It is often said about racing car drivers that they have several lives. Belgium’s Dirk Vermeersch, a former driver himself, is living proof that they do. An erstwhile taxi driver, he soon shifted gears, opting for a career on the racing track. Due to a serious accident, however, his career came to a screeching halt, and he was forced to live at nature’s pace, under the French sun, surrounded by vineyards. Recently, he has switched his allegiance from Bacchus to the nectar of barley, launching into a new career as a brewer.

Some people are born to triumph. But despite this, nothing can be taken for granted, and to accomplish their goals, a well-planned scheme is required. Plan Vermeersch undeniably bears the stamp of success.

1977 Barely two years after starting his career as a racing driver, Dirk had already climbed to the highest step of the podium, winning the first 24 Hours of Zolder. His life in the fast lane, however, would come to a grinding halt after a rally accident in 1986. Dirk was forced to leave the racing track and take up a more sedentary life as a car dealer, selling mostly top Italian makes such as Lancia and Maserati.

With the new millennium comes a change of direction

2000 Dirk permanently left the car industry and his homeland for Tulette, the South of France, starting up a B&B in the Rhone Valley and taking some down time. But when you’ve spent your life with your foot on the gas, it is difficult to settle for the dolce vita in the sun. So where better place to produce wine! Dirk Vermeersch bought half a hectare of Carignan vines around forty years old. True to Plan Vermeersch, less than two years later, one of his wines – GT-Syrah – would garner an accolade. Since 2005, his daughter Ann and son-in-law Sébastien have entered the scene and in 2010 a brand-new winery broke ground in Suze-la-Rousse.

Returning to his roots

2020 With the new generation at the helm, Dirk knew that his wine business was in good hands and that it was time to contemplate another plan. Retirement maybe? Dirk returned to Belgium and soon started to get bored. So, what is there to do in Belgium? Make beer of course!

The beer industry was not entirely uncharted territory for someone who had the colours of Carling Beer on his first ever podium at 24 hours Spa-Francorchamps and had the logo of Westmalle Trappist on his Racesuit in Daytona. His circle of friends also includes former Witkap brewer (Brasschaat), Gunther Luyten. But to become a brewer oneself is a whole new ball game. After six months of self-teaching, an online brewing course – due to Covid – and some experiments, he was ready to release his LePlan Triple.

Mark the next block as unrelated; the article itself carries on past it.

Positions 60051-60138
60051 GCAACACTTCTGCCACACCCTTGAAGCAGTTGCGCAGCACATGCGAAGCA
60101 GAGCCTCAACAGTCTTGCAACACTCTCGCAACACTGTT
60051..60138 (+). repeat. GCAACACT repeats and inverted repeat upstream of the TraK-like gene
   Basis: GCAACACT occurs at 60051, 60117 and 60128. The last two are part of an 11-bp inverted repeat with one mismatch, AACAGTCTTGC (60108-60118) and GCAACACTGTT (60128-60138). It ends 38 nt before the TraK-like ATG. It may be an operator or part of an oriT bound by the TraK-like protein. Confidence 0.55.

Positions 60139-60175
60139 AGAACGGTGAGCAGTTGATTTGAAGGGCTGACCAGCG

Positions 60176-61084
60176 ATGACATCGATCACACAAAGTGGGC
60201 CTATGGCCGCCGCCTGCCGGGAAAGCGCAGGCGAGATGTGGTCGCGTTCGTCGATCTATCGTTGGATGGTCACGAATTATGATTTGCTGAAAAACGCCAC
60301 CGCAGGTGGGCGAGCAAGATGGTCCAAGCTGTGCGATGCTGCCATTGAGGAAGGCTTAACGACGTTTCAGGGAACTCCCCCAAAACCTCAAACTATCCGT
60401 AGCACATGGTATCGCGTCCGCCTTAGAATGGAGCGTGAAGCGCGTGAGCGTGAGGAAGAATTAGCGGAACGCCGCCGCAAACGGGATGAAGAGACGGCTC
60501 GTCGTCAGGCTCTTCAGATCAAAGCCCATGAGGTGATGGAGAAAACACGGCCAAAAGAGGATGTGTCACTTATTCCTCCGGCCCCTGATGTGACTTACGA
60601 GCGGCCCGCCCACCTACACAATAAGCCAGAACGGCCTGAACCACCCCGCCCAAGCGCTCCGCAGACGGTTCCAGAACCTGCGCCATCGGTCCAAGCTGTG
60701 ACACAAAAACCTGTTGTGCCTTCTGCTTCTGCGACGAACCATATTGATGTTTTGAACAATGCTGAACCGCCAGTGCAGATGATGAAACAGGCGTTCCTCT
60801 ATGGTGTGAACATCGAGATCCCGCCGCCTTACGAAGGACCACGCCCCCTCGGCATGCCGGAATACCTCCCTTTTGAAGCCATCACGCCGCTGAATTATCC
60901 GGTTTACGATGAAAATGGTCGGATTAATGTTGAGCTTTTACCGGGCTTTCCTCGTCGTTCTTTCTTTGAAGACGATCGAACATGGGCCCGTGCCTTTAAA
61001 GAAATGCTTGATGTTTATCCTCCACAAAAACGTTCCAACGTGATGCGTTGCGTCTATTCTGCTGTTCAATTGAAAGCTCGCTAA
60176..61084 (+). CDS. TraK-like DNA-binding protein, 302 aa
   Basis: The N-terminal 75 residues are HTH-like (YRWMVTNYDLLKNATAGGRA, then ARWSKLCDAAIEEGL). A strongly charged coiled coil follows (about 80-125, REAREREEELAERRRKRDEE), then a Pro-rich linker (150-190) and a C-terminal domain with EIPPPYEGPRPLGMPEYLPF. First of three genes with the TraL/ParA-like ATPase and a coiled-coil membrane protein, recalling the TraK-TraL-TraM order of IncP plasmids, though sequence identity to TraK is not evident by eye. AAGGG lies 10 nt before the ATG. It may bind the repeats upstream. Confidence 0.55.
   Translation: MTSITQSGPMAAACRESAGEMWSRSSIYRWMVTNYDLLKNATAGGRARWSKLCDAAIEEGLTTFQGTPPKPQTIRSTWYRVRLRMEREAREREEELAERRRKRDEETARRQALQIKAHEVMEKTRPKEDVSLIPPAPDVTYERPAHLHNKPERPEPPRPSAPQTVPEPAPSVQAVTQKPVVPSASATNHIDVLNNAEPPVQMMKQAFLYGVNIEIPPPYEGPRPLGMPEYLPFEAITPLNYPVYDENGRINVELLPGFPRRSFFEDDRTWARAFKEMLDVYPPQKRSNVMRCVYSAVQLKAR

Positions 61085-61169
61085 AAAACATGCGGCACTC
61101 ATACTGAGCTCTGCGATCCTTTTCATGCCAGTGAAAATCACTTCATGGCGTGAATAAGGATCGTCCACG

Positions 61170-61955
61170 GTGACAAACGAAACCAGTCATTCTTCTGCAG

As we gear up for summer, LePlan Extra and LePlan IPA offer a breath of fresh air, and another side of Plan Vermeersch revs into action. And if history repeats itself, there is every likelihood that within the next two years, his new beers will also garner accolades on Belgium’s craft scene. Dirk Vermeersch is sitting on a (liquid) gold mine.




A new wind is blowing through the rich Belgian beer landscape, loosely inspired by the American and international craft beer revolution. The latest batch of Belgian brewers are reconciling tradition with experimentation in a varied, seemingly inexhaustible, stream of new beers.

In Belgium, beer was already produced in the Roman era, as evidenced by the excavation of a brewery and malthouse from the 3rd and 4th centuries AD at Ronchinne. During the Early and High Middle Ages, beer was produced with gruit, a mix of herbs and spices that was first mentioned in 974 when the bishop of Liège was granted the right to sell it at Fosses-la-Ville.

From the 14th century onwards, gruit was replaced by hops, after the example of imported beers from northern Germany. After that, several Belgian towns developed their own types of beer for export to other regions, most notably the white beer of Leuven and Hoegaarden, the caves of Lier and the uitzet of Ghent.

Monasteries played only a small role in beer production and mostly brewed for their own consumption and that of their guests. Monastic brewing would only receive some renown from the late 19th century onwards, when the trappists of Chimay produced a brown beer that was commercially available.

In 1885, a change in legislation made brewing of German-style bottom-fermenting beers viable in Belgium, and it was only from then that large industrial-scale brewing in Belgium took off.

During the 20th century the number of breweries in Belgium declined from 3223 breweries in 1900 to only 106 breweries in 1993. Yet, a number of traditional beer styles, such as white beer, lambic and Flemish old brown were preserved, while new local, top-fermented styles developed, such as spéciale belge, abbey beer and Belgian strong ale or Triple.

In 2018, there were approximately 304 active breweries in Belgium, including international companies, such as AB InBev, traditional breweries including Trappist monasteries and hundreds of small local familly breweries.

In 2016, UNESCO inscribed Belgian beer culture on their list of the intangible cultural heritage of humanity.

Belgium exports almost 80% mostly across Europe, US and China. Cafés, exclusively or primarily offering Belgian beers, exist beyond Belgium in France, Australia, Canada, the United Kingdom and the United States, amongst others.

Some beer festivals outside Belgium have a Belgian beer bar as an alternative to local products. In North America, a growing number of draught Belgian beer brands have started to become available, often at “Belgian Bars”.